The vote count for Afghanistan’s presidential election is now about half way through and Abdullah Abdullah’s lead is growing, at a strong 44.4% compared to runner-up Ashraf Ghani’s 33.2%.
While that’s good news for Abdullah, his lead is not expected to get him over the 50 percent threshold, which means he and Ghani are still heading for a runoff vote some time in late May.
The politics of a run-off in the Afghan system change the strategy quite a bit, and Abdullah and Ghani, rather than running a second public campaign, are likely to focus primarily on winning endorsements from the six candidates that didn’t make it to the runoff, hoping their voters will follow the endorsement.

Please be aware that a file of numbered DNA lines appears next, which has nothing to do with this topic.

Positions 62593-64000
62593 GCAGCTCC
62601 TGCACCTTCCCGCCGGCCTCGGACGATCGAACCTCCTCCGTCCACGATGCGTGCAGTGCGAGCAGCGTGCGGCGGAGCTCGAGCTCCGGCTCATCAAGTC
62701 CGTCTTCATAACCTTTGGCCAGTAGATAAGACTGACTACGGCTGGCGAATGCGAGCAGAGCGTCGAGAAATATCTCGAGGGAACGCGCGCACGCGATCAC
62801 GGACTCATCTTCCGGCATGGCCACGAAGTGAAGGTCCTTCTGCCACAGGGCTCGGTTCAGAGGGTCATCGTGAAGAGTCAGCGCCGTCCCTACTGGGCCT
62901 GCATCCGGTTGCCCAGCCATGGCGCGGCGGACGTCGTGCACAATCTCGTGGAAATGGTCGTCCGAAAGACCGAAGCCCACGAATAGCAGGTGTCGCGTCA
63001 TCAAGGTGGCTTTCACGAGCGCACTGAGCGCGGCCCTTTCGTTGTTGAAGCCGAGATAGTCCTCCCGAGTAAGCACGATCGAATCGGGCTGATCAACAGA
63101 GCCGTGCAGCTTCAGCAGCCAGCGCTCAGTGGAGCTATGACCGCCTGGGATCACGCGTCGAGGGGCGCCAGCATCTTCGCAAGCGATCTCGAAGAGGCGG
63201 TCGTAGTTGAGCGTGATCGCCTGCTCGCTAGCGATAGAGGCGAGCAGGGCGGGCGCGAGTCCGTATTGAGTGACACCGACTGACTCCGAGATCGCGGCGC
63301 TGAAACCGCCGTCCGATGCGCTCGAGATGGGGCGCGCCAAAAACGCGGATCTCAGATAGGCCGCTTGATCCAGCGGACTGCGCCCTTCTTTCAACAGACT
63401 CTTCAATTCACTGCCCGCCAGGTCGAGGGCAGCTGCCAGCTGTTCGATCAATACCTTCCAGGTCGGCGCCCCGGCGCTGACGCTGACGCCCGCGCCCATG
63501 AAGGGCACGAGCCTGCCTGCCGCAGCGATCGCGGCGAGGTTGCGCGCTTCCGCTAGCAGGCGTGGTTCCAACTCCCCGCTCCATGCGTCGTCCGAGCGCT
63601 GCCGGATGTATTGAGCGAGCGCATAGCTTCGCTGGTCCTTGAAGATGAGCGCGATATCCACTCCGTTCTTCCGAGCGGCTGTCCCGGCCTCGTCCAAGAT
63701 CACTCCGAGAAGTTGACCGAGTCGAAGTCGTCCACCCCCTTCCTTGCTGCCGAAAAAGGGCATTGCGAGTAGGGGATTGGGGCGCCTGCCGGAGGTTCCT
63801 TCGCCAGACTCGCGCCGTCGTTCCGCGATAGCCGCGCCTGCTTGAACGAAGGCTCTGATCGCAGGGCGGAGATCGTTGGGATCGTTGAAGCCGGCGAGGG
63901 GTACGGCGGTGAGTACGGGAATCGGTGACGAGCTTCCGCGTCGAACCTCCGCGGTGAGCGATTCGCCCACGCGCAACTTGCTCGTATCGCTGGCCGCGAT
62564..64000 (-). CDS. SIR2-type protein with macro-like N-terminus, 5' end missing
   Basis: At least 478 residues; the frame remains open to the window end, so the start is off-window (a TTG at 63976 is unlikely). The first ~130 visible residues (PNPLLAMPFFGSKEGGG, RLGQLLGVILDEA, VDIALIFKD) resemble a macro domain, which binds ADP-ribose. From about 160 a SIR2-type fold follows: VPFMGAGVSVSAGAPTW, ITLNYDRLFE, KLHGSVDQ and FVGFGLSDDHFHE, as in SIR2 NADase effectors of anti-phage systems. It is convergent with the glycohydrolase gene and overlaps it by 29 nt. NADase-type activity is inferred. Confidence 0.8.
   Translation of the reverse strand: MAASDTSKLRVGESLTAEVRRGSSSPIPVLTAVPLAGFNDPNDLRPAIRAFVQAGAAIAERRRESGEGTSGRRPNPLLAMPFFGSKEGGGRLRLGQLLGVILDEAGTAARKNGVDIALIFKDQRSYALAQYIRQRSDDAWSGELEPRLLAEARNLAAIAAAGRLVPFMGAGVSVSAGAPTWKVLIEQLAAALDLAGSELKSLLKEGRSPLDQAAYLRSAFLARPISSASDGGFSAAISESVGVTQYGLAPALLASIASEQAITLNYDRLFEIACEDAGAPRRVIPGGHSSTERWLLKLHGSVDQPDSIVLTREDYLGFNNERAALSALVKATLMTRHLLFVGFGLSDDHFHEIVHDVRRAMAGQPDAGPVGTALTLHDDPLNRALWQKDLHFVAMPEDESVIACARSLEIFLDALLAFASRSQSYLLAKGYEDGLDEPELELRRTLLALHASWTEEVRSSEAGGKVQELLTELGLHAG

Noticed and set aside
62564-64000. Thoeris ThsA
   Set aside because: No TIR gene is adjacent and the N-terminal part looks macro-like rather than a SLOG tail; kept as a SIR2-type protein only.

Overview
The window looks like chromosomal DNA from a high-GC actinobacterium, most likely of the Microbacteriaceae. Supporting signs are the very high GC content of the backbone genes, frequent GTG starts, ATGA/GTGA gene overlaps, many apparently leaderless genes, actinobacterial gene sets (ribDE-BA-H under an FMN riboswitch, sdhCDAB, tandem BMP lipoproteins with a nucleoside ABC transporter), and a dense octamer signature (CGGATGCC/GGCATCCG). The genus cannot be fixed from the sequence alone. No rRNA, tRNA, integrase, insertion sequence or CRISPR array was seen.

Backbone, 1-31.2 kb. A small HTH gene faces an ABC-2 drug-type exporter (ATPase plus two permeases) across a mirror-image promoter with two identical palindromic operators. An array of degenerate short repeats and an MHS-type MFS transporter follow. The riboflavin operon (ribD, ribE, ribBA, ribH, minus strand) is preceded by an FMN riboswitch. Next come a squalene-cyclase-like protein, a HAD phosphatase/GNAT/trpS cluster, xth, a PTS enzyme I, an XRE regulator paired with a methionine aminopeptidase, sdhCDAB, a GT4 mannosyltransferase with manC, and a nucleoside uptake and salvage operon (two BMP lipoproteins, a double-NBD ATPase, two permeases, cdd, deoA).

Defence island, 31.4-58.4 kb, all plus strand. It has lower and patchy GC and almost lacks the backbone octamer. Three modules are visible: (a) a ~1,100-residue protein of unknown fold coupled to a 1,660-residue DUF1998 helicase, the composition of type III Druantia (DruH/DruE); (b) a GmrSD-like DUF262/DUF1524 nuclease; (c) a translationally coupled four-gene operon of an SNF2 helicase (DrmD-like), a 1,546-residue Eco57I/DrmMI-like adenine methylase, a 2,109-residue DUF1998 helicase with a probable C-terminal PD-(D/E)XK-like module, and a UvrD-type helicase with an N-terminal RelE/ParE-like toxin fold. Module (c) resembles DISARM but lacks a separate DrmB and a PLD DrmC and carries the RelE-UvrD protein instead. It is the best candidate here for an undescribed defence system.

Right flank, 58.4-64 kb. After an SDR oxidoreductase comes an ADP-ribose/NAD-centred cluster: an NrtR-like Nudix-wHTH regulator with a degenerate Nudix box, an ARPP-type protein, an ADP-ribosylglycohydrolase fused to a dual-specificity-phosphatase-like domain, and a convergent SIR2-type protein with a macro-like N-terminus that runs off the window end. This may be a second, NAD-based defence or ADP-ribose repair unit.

Of course, all of this coalition-building as a run-off tactic remains hypothetical, as Afghanistan has never seen a proper runoff. President Hamid Karzai won the first (heavily disputed) vote without a runoff, and while Abdullah and Karzai were set for a runoff in 2009’s (even more heavily disputed) vote, Abdullah withdrew before the vote, citing Karzai’s refusal to enact reforms to prevent fraud.
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